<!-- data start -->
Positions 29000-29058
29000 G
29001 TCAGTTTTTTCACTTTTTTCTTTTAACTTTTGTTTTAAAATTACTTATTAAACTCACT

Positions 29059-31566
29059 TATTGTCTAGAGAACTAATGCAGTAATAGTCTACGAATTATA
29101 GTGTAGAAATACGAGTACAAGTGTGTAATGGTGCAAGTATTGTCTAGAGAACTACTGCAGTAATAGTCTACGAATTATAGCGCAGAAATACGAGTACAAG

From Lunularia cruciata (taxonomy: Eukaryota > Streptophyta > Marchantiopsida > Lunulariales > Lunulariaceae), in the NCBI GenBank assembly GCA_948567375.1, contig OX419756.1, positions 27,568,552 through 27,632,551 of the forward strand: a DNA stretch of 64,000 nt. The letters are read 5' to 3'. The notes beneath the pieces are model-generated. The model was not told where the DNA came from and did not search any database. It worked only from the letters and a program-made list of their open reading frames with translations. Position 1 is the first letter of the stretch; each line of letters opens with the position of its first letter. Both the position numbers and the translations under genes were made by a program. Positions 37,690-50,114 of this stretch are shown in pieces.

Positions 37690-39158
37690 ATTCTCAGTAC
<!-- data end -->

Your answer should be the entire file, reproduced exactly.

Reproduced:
Positions 29000-29058
29000 G
29001 TCAGTTTTTTCACTTTTTTCTTTTAACTTTTGTTTTAAAATTACTTATTAAACTCACT

Positions 29059-31566
29059 TATTGTCTAGAGAACTAATGCAGTAATAGTCTACGAATTATA
29101 GTGTAGAAATACGAGTACAAGTGTGTAATGGTGCAAGTATTGTCTAGAGAACTACTGCAGTAATAGTCTACGAATTATAGCGCAGAAATACGAGTACAAG

From Lunularia cruciata (taxonomy: Eukaryota > Streptophyta > Marchantiopsida > Lunulariales > Lunulariaceae), in the NCBI GenBank assembly GCA_948567375.1, contig OX419756.1, positions 27,568,552 through 27,632,551 of the forward strand: a DNA stretch of 64,000 nt. The letters are read 5' to 3'. The notes beneath the pieces are model-generated. The model was not told where the DNA came from and did not search any database. It worked only from the letters and a program-made list of their open reading frames with translations. Position 1 is the first letter of the stretch; each line of letters opens with the position of its first letter. Both the position numbers and the translations under genes were made by a program. Positions 37,690-50,114 of this stretch are shown in pieces.

Positions 37690-39158
37690 ATTCTCAGTAC